Tweezers

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A variety of tweezers

Tweezers are tools used for picking up objects too small to be easily handled with the human hands. They are probably derived from tongs, pincers, or scissors-like pliers used to grab or hold hot objects since the dawn of recorded history. In a scientific or medical context they are normally referred to as forceps.

Tweezers make use of two third-class levers connected at one fixed end (the fulcrum point of each lever), with the pincers at the others.

Tweezers can be used for tasks such as plucking hair from the face or eyebrows, and whenever small objects have to be manipulated, including for example small, particularly surface-mount, electronic parts, and small mechanical parts for models and precision mechanisms. Stamp collectors use tweezers (stamp tongs) to handle postage stamps which, while large enough to pick up by hand, could be damaged by handling; the jaws of stamp tongs are smooth. One example of a specialised use is picking out flakes of gold in gold panning. It also used in kitchens to remove bones from fillets of fish in a process known as pin boning.

History[edit]

Tweezers are known to have been used in predynastic Egypt. There are drawings of Egyptian craftsmen holding hot pots over ovens with a double-bow shaped tool. Asiatic tweezers, consisting of two strips of metal brazed together, were commonly used in Mesopotamia and India from about 3000 BC, perhaps for purposes such as catching lice.[1]

The word tweezer comes from etwee which describes a petite case that people would use to carry small objects (such as toothpicks) with them. Etwee takes its origin from French étui "small case" from the Old French verb estuier, "to hold or keep safe." Over time, the object now known as "tweezers" took on this name because the tool was commonly found in these tiny carrying cases. Eventually, the word "tweeze" was accepted as a verb in the English language.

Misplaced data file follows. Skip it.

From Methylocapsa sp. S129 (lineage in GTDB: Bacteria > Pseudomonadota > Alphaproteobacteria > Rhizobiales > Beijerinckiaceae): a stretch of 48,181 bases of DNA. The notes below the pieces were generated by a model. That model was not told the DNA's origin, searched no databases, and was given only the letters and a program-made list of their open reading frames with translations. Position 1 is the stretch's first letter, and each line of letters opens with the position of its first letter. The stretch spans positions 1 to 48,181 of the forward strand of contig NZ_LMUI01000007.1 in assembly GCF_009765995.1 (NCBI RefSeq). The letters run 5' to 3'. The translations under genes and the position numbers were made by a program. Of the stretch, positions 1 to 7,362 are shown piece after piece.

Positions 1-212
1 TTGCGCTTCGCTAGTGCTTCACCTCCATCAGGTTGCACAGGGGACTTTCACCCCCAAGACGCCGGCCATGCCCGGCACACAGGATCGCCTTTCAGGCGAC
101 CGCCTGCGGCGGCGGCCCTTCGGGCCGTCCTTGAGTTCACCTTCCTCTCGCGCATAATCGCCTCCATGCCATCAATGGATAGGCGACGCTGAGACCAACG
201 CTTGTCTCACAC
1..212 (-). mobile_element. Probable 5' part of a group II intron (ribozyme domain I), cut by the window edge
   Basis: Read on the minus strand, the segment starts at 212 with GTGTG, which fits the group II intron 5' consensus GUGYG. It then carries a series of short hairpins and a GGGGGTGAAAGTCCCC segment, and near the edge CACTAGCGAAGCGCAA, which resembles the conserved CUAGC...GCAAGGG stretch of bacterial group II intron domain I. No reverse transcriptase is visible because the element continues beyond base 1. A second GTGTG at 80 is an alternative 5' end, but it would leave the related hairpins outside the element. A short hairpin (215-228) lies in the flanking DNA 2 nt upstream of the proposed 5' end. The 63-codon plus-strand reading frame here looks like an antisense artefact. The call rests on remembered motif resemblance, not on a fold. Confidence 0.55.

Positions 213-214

There is evidence of Roman shipbuilders pulling nails out of construction with plier-type pincers.

Types[edit]

Flat tip conventional tweezers

Tweezers come in a variety of tip shapes and sizes. Blunt tip tweezers have a rounded end which can be used when a pointed object may get entangled, when manipulating cotton swabs, for example. Flat tip tweezers, pictured at right, have an angled tip which may be used for removing splinters. Some tweezers have a long needle-like tip which may be useful for reaching into small crevices. Triangular tip tweezers have larger, wider tips useful for gripping larger objects. Tweezers with curved tips also exist, sometimes called bent forceps. Microtweezers have an extremely small, pointed tip used for manipulating tiny electronic components and the like.

There are two common forms of construction for tweezers: two fused, angled pieces of metal, or one piece of metal bent in half. The bent tweezer is cheaper to manufacture, but gives weaker grip. The fused tweezer is more expensive, but allows for a stronger grip. The width between the tips of the tweezers when no force is applied also affects how powerfully they grip.